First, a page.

This new microphone uses the best of both analog and digital technology to deliver low noise, studio-quality audio in a compact and portable design. The Studio 1 features a large two-micron diaphragm condenser capsule with a 40 Hz-20 kHz frequency response for extra warmth and sensitivity. The digital section features a 16-bit Delta Sigma A/D converter with available sampling rates of 44.1 kHz and 48 kHz. A red LED light behind the protective grill indicates that the microphone is active and correctly oriented toward the user.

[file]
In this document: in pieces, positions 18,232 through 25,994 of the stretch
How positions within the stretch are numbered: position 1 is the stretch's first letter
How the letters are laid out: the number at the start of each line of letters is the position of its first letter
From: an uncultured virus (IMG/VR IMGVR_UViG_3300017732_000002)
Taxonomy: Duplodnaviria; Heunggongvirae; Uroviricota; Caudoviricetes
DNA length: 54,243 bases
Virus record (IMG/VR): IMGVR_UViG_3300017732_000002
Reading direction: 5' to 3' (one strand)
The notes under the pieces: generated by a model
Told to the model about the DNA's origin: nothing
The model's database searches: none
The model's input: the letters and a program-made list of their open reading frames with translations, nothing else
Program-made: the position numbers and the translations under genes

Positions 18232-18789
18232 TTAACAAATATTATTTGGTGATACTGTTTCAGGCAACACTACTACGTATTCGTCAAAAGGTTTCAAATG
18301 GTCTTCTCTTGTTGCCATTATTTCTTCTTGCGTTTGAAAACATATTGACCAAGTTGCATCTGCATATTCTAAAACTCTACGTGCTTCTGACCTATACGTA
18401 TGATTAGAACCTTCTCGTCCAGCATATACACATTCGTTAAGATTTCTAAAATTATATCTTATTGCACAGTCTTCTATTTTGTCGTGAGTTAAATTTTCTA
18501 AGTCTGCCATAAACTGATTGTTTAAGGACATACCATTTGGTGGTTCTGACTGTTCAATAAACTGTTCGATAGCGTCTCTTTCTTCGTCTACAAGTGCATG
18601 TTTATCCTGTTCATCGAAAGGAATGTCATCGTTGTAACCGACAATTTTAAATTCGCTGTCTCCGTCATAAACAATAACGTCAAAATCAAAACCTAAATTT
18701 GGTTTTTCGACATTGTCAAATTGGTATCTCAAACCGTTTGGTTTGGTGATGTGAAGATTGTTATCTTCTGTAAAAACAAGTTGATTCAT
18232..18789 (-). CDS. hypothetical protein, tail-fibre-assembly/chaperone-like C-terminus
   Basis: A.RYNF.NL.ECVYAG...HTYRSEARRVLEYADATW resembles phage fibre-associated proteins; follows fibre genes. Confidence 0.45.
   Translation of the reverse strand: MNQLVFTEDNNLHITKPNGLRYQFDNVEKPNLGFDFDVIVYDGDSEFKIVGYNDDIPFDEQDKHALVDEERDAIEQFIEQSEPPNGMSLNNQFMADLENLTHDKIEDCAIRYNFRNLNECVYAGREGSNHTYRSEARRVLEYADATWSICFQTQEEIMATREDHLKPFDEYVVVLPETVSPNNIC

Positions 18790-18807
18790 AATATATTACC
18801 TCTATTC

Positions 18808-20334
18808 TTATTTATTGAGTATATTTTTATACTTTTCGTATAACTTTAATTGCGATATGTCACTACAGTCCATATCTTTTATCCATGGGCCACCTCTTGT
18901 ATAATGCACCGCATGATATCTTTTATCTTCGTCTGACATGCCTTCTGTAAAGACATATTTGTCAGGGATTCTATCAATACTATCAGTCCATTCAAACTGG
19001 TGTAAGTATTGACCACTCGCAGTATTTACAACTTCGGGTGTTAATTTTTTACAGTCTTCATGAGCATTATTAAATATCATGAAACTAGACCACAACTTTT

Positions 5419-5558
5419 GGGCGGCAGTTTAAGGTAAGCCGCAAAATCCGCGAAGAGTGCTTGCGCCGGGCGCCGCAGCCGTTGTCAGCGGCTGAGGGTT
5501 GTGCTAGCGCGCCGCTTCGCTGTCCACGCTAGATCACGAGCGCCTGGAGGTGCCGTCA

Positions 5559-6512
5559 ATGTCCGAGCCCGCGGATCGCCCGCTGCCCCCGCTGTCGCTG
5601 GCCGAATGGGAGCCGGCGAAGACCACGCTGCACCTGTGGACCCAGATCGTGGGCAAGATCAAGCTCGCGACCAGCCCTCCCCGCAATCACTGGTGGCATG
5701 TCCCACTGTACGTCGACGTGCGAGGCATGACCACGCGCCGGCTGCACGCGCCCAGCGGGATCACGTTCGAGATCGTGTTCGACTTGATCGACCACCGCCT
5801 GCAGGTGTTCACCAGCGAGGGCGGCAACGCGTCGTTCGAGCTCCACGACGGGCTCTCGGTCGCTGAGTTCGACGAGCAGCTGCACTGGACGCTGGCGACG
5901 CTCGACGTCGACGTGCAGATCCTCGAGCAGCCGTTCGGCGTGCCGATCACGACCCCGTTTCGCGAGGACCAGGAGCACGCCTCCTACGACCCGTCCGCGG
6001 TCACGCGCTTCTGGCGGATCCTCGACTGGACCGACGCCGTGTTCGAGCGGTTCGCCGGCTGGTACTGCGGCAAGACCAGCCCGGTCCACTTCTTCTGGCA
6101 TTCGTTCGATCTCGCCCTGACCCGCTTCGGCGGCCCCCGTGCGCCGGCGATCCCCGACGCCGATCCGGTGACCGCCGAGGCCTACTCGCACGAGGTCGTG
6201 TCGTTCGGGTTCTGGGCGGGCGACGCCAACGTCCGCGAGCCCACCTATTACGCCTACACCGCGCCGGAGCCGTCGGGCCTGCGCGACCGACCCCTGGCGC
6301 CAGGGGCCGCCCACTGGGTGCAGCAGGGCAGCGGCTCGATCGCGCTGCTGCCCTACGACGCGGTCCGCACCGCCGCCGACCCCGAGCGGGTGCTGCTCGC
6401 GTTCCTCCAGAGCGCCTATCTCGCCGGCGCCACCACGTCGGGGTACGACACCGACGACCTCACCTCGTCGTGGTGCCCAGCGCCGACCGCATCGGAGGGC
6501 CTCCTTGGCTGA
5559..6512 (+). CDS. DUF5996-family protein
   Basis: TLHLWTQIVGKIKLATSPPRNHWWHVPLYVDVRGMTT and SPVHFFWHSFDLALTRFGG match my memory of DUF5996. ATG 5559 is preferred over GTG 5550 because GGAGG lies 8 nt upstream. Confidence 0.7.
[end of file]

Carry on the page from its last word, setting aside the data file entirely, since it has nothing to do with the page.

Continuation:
The MXL Studio 1 includes a hard black plastic carrying case, desktop microphone stand / adapter, 10-foot USB cable, users manual, and application guide to get the most from your recordings.

To view an image of the Studio 1 click

Back to Contents...